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Java Security Features

Fawad Ali
Ranch Hand

Joined: Dec 28, 2009
Posts: 115
Hi All:
I do not know if its the right forum or not for my post so forgive my ignorance. I need to develop a Web Application to access some sensitive data. What possible security features should I implement in my application. Right now I can only think of the following 2.
  • provide access for Authenticated users with username and encrypted passwords.
  • Keep a record of the IPs of users accessing the sensitive data.

  • Regards, Fawad Ali.
    Software Engineer, Stafona Inc. - My Blog
    Winston Gutkowski

    Joined: Mar 17, 2011
    Posts: 8927

    Fawad Ali wrote:What possible security features should I implement in my application.

    A couple of others off the top of my head:
    3. Use certificates. Thawte and Verisign work on pretty well all browsers, but you have to pay for them and they will require a pre-audit. There are free ones around, but acceptance is patchy (or used to be). Thawte used to be a lot cheaper, but it's been quite a while since I did that stuff, so you might want to read up on it.
    4. Use HTTPS and/or SSL for everything sensitive (and if you don't know what's sensitive and what isn't, assume it's ALL sensitive ).


    Tip from an old secAdmin: There are two basic paradigms for security:
    1. That which is not specifically allowed is denied.
    2. That which is not specifically denied is allowed.
    The first won't win you any friends, and may have a few teething troubles, but is MUCH easier to administer - and SAFER.
    The latter is much nicer for your users, but you'll feel like the boy with his finger in the dyke.

    Bats fly at night, 'cause they aren't we. And if we tried, we'd hit a tree -- Ogden Nash (or should've been).
    Articles by Winston can be found here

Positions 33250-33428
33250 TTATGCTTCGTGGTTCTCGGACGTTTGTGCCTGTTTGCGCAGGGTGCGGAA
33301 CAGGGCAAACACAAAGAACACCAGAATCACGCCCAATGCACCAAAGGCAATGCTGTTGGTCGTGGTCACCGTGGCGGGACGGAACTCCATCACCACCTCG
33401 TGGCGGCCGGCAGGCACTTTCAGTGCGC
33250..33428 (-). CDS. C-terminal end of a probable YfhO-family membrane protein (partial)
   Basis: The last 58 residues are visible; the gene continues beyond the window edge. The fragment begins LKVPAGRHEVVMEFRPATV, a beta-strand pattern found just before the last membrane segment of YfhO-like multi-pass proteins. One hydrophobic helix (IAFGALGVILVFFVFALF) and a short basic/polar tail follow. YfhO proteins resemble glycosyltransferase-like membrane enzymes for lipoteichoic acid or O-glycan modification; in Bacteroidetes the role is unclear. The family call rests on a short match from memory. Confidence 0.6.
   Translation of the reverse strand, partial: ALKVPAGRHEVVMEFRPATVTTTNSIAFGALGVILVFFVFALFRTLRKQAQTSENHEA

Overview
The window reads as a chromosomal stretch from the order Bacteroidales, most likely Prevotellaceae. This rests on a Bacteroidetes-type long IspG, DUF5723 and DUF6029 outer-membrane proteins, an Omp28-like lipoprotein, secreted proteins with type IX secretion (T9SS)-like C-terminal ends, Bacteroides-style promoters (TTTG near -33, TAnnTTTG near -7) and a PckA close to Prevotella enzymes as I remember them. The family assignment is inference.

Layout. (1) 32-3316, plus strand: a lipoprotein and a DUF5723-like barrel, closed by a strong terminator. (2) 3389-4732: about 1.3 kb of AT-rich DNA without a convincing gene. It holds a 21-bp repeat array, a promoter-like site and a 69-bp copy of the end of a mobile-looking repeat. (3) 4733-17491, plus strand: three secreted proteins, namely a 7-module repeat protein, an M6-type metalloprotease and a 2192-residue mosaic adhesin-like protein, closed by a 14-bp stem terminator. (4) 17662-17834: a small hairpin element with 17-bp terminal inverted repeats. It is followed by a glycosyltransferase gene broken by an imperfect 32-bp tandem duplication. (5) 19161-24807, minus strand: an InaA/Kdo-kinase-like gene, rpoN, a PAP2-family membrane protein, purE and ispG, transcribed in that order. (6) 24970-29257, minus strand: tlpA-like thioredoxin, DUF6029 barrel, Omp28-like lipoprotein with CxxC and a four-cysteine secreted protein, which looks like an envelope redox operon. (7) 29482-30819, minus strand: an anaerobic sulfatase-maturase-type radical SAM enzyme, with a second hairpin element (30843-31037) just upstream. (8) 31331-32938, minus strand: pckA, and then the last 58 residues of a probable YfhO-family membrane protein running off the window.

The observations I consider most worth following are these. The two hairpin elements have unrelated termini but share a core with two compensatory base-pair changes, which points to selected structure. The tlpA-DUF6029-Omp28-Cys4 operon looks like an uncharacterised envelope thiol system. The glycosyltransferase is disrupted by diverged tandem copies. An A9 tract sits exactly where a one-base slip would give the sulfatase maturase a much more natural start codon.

Ulf Dittmer

    Joined: Mar 22, 2005
    Posts: 42965
    Some things that come to mind, in no particular order:

    1) Encrypt any sensitive data that is stored

    2) Store passwords hashed

    3) Limit access by IP address if possible

    4) Require strong passwords, and deal with failed login attempts (maybe by limiting the number of attempts, or by increasing exponentially the time until a further attempt can be made)

    5) Defend against XSS, SQL injection and other typical attacks on web apps

    6) As much as possible use pre-existing libraries, such as Apache Shiro, instead of developing all this yourself

    7) Think about where you host this, who has access to the host system, and how to safeguard against people inside of your organization doing inappropriate things with the systems and the data

    8) Make frequent backups of everything that you keep both onsite and offsite

    Winston Gutkowski

    Joined: Mar 17, 2011
    Posts: 8927

    Ulf Dittmer wrote:1) Encrypt any sensitive data that is stored


    @Fawad: If you have some good techies in your shop (or who you can call on for advice), this can actually be done at the kernel level on some *xes (Debian springs to mind).

    Diwas Pathak

    Joined: Mar 25, 2013
    Posts: 2
    Hi Everybody,
    Dont know whether this is exact place to post my questions or not, but my problem is quite serious so hope to get some good answers from the expert. My question is as :-
    Is there way to check via Java/JSP if my self-signed certificate is installed in my browser or not?

    Thanks in advance.
    It is sorta covered in the JavaRanch Style Guide.
    subject: Java Security Features
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